News | 12 Sep 2023
“People know about TB, but knowing about TB isn’t the same as having information on what to do when you have TB, especially amongst residents of informal settlements.” – Thapelo Mokone, District Coordinator, Treatment Action Campaign.
Community organisations in South Africa are facing an uphill battle in their efforts to link people to TB care and improve case finding rates. Several challenges were identified and potential solutions came to light during a Community Dialogue held in Randfontein, Gauteng, part of NACOSA’s Community Systems Strengthening Programme funded by The Global Fund.
The stigma associated with TB is one of the biggest challenges that exists in communities. Due to the false link between TB and HIV, people who live in informal settlements, especially the youth, frequently avoid seeking medical attention because they are afraid of being associated with HIV. They treat every chronic illness as HIV and believe that it is incurable, there is serious need for public education to stop this belief and reassure people that TB is treatable and not a death sentence.
Mpumelelo Kona of Vuka Ukhanye Community Development said. “People attach TB symptoms to HIV. They need to know that TB is not a death sentence and it is something that can be cured, so we still have a lot of work in our community in terms of creating awareness.”
“Stigma is one of the greatest challenges faced in linking people to care. Young people in particular find it difficult,” shared Morgan Jantjies, Chairperson of the Zazele Foundation.
In order to separate TB from HIV and to address societal misconceptions, public education is extremely Important. People need to recognise the seriousness of this health issue and take steps to the fight against TB. “We are going to make sure that organisations have information regarding the TB health check that enables people to screen yourself at home,” noted Sonnet Modisane, TB Programme Manager, West Rand District.
TB is a very serious health issue, therefore raising public awareness about its prevention, symptoms, and treatment is very important. However, many community organisations still struggle to reach a large number of people, particularly in rural areas as they do not have the means to transport their team members to further remote populations. This transportation barrier does not only prevent their ability to undertake outreach programmes, but also their ability to give early detection and support to those who may be affected.
“We need to pool resources to make up for each other’s challenges in order for the work to go on,” emphasised Morgan Jantjies, Chairperson of Zazele Foundation.
Some TB patients in informal settlements default their treatments due to lack of resources such as health care facilities, and others factors such as transportation issues and food insecurity. Although the government has started to address these problems, there is still a lot of work that needs to be done.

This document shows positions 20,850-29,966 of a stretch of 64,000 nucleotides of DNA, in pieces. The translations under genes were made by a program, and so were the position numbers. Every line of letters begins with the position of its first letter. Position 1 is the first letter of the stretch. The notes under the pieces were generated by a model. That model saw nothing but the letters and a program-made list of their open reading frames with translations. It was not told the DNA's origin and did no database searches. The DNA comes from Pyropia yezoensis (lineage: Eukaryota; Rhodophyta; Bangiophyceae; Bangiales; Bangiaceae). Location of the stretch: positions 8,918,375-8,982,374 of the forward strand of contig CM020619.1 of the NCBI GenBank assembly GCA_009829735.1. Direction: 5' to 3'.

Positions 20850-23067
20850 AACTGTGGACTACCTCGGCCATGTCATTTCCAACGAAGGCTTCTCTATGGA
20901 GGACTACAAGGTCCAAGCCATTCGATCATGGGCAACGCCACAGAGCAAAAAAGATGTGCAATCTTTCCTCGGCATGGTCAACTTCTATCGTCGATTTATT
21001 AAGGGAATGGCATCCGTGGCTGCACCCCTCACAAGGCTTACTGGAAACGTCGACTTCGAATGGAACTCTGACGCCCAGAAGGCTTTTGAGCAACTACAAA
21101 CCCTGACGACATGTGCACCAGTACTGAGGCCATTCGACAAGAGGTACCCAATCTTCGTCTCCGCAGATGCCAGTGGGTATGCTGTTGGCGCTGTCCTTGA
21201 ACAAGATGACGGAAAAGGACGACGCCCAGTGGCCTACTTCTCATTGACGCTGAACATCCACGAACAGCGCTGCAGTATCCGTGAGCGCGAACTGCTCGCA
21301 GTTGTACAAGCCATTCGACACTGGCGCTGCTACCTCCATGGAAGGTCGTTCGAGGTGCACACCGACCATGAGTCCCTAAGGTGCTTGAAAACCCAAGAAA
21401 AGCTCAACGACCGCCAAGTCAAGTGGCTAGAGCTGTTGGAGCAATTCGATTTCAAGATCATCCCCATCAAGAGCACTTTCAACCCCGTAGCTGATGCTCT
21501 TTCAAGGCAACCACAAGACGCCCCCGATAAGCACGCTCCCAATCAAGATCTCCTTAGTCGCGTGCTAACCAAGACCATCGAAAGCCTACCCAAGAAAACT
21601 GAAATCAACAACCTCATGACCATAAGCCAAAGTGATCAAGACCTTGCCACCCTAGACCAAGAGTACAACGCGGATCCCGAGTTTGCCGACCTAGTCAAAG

It is concerning that businesses are not doing enough to assist in fighting TB, particularly in mining areas. Big corporates in these areas have a social duty to make considerable contributions to the TB fight. Due to the living and working conditions in mining communities, it is crucial for corporates to recognise that their actions, or lack thereof, have a direct impact on the health and well-being of the people living and working in these areas, and they must step up to fulfil their responsibilities in the fight against TB. This involves putting in place health and safety regulations, providing routine personnel screenings, and making investments in the local healthcare system.
The arrival of the COVID-19 pandemic has had far-reaching consequences for the healthcare system, which has resulted in the neglect of other essential health crises such as TB and HIV. Because of the overwhelming emphasis on COVID-19 management, resources, attention, and healthcare workers were diverted away from established programmes for TB and HIV patients. People living with TB require constant care, monitoring, and access to treatment, service disruptions have resulted in delayed diagnoses, interrupted treatment regimens, and a general worsening in the health and well-being of these vulnerable populations. It is critical that healthcare facilities maintain a balance between addressing an immediate pandemic such as COVID-19 and maintaining essential services for TB treatment.
“COVID-19 has affected our organisation and our community. Families have lost breadwinners, and children are left without parents,” added Mpumelelo Kona of Vuka Ukhanye Community Development.
Although challenges still exist; government support, public awareness initiatives, and collaboration give hope for the future of the fight against TB in informal settlements. Collaboration between the Department of Health, the local AIDS council, NGOs and the civil society is needed in order to effectively overcome these challenges. “The more we engage, the more we start sharing ideas and the more we see viable ways of solving the challenges that we are currently having.” Added Morgan Jantjies.